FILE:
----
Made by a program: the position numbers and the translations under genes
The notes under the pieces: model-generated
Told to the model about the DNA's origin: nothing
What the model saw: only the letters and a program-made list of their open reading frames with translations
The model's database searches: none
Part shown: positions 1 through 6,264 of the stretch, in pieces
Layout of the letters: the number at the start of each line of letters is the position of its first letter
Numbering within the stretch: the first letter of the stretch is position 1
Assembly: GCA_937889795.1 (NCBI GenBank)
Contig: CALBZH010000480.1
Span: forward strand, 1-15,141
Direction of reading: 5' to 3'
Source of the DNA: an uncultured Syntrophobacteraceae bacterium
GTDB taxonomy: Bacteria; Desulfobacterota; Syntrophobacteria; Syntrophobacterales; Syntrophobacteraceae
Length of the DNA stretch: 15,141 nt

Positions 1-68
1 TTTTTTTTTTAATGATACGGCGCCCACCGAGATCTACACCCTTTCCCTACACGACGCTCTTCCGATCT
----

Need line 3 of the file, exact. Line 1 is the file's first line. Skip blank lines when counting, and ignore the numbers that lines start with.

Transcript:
Told to the model about the DNA's origin: nothing